The Gospels say little about the business of crucifixion. “And they crucified him” is all St. Mark offers (15:24), with no word of how it was done or how the cross tortured its victim.
The early Christians offered little more when they recited the Creed: “He was crucified under Pontius Pilate, suffered, died and was buried.”
The Crucifixion comes at the climax of the Christian drama. Yet tradition records the matter as little more than a fact. “They crucified him.” “He was crucified.” History provides no coroner’s report, no painstaking medical reconstruction.
Perhaps our first Christian ancestors could not bear to say any more. They had seen men crucified. They could walk to the outskirts of town if they wanted to count the cost — in blood and pain and humiliation — of their salvation.
Unlike Christians through most of history, we today have not grown up with the experience of public executions and public torture. Still, like the family of any murder victim, we feel the need to know the truth about our Savior and brother — not least because we believe He died for our sake.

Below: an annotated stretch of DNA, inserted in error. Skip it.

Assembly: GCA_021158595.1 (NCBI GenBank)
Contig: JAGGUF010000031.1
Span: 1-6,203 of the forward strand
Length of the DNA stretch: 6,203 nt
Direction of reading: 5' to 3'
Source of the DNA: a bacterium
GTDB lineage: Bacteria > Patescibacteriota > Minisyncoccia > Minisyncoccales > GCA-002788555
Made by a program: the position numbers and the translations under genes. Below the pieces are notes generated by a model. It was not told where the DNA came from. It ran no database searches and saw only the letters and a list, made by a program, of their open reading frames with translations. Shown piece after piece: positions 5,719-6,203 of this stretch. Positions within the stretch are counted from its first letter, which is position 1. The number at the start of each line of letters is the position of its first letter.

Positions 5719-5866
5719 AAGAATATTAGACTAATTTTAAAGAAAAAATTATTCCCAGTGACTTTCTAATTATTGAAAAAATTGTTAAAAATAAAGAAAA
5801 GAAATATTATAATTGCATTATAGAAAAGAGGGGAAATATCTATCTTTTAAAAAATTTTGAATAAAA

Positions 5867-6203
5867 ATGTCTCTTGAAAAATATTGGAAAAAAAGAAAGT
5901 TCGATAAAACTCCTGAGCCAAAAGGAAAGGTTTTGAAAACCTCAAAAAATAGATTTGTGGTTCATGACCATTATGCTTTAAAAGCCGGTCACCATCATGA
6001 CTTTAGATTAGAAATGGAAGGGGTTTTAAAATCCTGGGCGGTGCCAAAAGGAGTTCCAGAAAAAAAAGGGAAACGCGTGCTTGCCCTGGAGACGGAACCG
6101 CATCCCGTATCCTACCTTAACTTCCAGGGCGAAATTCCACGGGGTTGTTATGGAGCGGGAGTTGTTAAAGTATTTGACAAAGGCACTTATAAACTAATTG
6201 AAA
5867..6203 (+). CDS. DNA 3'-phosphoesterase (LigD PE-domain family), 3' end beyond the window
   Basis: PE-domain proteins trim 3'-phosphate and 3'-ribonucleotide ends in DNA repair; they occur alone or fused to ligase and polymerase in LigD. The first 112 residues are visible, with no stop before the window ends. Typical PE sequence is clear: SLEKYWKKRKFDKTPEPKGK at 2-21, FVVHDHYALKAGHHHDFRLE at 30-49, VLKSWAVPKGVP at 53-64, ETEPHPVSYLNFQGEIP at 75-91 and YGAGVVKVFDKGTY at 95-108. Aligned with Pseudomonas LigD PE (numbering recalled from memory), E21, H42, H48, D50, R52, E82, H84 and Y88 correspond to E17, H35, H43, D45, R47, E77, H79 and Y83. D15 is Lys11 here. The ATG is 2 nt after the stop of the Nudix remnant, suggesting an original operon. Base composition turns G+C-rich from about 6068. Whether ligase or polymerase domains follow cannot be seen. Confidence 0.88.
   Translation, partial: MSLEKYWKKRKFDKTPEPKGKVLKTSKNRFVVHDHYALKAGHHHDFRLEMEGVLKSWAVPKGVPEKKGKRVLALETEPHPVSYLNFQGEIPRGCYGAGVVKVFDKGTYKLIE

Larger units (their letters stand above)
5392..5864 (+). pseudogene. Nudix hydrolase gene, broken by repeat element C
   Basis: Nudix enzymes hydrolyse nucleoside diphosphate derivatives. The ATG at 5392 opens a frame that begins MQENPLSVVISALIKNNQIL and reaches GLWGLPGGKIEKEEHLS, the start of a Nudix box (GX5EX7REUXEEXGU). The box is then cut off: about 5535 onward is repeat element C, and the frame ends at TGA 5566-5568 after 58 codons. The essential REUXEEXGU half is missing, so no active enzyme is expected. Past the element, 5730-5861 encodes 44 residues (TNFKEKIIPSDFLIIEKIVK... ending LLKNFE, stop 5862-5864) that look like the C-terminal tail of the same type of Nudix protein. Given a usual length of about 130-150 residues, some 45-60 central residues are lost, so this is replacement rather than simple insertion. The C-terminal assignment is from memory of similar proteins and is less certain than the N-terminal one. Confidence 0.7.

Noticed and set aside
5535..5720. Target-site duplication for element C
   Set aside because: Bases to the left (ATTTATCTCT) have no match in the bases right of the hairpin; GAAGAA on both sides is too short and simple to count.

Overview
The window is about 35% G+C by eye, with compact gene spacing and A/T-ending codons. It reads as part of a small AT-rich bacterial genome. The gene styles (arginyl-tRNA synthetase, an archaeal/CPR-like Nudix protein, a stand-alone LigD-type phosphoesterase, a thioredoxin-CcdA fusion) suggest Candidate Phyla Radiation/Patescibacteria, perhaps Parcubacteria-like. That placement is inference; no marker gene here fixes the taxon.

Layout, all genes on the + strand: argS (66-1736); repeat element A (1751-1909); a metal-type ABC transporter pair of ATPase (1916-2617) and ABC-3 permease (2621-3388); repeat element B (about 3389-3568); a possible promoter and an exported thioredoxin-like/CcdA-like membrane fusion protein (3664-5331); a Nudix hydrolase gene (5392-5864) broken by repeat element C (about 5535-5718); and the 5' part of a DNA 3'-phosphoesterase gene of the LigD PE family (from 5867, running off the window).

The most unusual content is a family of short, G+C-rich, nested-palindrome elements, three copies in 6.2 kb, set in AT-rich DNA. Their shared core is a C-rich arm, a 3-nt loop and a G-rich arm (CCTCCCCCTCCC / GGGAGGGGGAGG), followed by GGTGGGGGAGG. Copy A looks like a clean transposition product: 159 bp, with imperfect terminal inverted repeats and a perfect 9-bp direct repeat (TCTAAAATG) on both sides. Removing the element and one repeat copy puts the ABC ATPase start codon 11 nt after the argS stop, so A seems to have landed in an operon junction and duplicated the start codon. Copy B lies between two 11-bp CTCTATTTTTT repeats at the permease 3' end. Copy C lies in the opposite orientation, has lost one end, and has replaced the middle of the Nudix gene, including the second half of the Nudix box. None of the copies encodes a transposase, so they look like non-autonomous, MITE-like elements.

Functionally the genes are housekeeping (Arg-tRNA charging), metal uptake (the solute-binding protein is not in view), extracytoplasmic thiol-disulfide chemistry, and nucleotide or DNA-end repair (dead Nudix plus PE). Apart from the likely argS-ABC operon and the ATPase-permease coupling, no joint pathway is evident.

Over the past 20 years, a friend of mine, Pittsburgh surgeon Jack McKeating, has applied his professional skills to this problem — reviewing the historical and archaeological evidence in light of recent medical research. Some years back, I interviewed him on the subject for Our Sunday Visitor newspaper.
“Any serious Christian has to take an active interest in the passion of Jesus Christ,” McKeating told me. “Unfortunately, we’re often too dispassionate about it. We tend to think of it in unreal terms, as an abstraction. But it involved a real person who underwent an absolutely brutal experience out of love for me.”
Forensic scientists say that the better we know what killed someone, the more likely we are to find out who killed him.
Who killed Jesus? After a decade-and-a-half of study, McKeating doesn’t hesitate to respond.
“I did,” he said. “My sins did.”